Laser Resurfacing

Laser skin resurfacing is an outpatient cosmetic procedure used to treat minor facial flaws. This relatively new treatment can reduce wrinkles, skin discoloration and scarring, but laser skin care isn’t right for everyone.

Why Consider Laser Resurfacing?

Laser facial resurfacing can treat a range of skin problems, including:

  • Acne/chickenpox scars
  • Damage from sun exposure
  • Liver spots
  • Fine lines and moderate wrinkles
  • Skin discoloration
  • Wrinkles around the mouth and eyes.

If you have extremely dark skin or acne, laser skin resurfacing is not an option for you. Laser resurfacing also won’t help with very deep wrinkles or sagging skin.

Types of Lasers

Both carbon dioxide (CO2) and erbium lasers are used for laser skin care. Doctors have used CO2 laser resurfacing for years to treat skin conditions. Newer CO2 lasers allow doctors to precisely deliver treatment. The procedure has a recovery time of up to two weeks.

Erbium laser resurfacing minimizes injury to the surrounding tissue and reduces side effects. Erbium lasers may work better for people with dark skin tones. This treatment has a recovery time of about one week.

Your doctor can decide which laser is best for you by evaluating your medical history, current physical condition and the results you want.

The Laser Resurfacing Procedure

Laser facial resurfacing is an outpatient procedure requiring local anesthetic and a sedative. The doctor directs a high-energy laser with short, concentrated pulsating beams of light at your skin. Laser skin resurfacing removes skin, layer by layer, in a precise manner. As outer layers of skin are removed, the laser also heats the underlying skin, which stimulates the production of collagen.

Depending on the area treated and the severity of the skin condition, the laser resurfacing process takes between 30 minutes and a few hours. Your doctor will place a local anesthetic on your skin and may give you a sedative as well.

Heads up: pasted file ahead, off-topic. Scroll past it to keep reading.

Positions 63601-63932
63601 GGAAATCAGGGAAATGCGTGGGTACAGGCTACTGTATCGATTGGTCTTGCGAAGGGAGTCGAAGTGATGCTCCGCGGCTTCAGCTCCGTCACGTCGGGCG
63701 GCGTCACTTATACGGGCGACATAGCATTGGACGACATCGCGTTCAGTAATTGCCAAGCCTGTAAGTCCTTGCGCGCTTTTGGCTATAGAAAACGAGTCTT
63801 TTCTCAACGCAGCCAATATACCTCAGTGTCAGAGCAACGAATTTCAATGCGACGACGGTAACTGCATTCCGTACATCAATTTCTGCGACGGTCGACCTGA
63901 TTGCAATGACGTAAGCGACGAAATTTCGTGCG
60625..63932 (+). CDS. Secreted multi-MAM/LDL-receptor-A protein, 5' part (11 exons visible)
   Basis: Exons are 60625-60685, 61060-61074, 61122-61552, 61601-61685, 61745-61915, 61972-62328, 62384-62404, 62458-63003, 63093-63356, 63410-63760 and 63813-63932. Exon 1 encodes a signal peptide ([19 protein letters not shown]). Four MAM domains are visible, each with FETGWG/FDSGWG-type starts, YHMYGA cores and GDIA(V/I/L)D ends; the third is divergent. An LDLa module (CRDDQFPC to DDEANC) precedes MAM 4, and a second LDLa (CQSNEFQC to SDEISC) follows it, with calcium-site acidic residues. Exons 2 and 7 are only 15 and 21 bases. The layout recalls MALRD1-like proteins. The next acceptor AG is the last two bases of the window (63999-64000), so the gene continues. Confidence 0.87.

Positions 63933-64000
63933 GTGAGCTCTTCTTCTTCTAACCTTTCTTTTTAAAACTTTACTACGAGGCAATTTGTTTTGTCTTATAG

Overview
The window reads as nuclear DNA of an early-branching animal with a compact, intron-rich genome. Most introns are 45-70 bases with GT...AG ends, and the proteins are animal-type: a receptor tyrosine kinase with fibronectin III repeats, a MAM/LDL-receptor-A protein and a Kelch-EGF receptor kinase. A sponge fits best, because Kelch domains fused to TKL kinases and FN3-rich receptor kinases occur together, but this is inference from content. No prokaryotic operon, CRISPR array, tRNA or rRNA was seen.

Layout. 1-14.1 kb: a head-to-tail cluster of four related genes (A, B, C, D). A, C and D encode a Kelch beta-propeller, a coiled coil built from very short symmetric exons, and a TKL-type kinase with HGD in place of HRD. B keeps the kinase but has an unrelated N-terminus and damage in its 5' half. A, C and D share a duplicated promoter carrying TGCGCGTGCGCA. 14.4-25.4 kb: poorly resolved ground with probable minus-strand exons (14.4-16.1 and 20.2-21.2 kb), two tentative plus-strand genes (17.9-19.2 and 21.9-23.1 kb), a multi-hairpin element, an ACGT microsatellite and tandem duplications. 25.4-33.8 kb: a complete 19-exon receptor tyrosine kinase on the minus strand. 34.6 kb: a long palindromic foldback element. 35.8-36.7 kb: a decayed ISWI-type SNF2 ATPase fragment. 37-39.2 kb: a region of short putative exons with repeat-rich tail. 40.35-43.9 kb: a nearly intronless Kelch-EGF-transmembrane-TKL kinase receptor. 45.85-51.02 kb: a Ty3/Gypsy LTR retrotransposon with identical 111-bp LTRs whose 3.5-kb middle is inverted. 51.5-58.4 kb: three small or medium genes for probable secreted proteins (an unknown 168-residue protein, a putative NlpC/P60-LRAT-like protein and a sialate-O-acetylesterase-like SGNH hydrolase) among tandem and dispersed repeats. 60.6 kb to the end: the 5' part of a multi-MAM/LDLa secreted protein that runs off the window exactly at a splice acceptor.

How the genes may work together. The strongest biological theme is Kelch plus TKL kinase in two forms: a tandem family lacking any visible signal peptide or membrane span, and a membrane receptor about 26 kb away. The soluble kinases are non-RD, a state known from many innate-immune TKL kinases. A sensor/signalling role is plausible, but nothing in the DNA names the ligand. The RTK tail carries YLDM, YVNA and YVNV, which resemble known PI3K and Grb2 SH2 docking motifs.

After the procedure, your doctor applies an ointment and a nonstick dressing, which you leave on for 24 hours. Then you clean the treated area with a solution of saline or diluted vinegar several times a day, and apply an ointment as recommended by your doctor. This post-laser skin care helps prevent scabs.

Skin treated with laser resurfacing can react in various ways. Many people feel like they have a slight to severe sunburn. Minor swelling and redness may occur, sometimes with itching or stinging, for 12 to 72 hours after the procedure. About a week after laser resurfacing, your skin will turn dry and begin to peel, and new skin starts to form. This skin will look pink and can take up to a year to return to its normal color.

Laser Resurfacing Side Effects

The potential side effects of laser skin resurfacing include:

  • Acne outbreaks
  • Herpes virus infection
  • Hyperpigmentation (dark patches of skin)
  • Hypopigmentation (lighter areas of skin)
  • Infection with bacteria
  • Inflammation
  • Redness
  • Scarring
  • Swelling.

You skin may be sensitive to the sun for about six months after laser facial resurfacing. During this time, it’s important to avoid excessive sun exposure and to use sunscreen in order to prevent damage to the new skin.

Resources

American Society for Dermatologic Surgery. (2010). Laser resurfacing information. Retrieved December 16, 2010, from http://www.asds.net/LaserResurfacingInformation.aspx

Mayo Clinic Staff. (2009). Laser resurfacing. Retrieved December 16, 2010, from http://www.mayoclinic.com/health/laser-resurfacing/MY00560

Cleveland Clinic. (2007). Laser resurfacing information. Retrieved December 16, 2010, from http://my.clevelandclinic.org/services/cosmetic_surgery/hic_laser_skin_resurfacing.aspx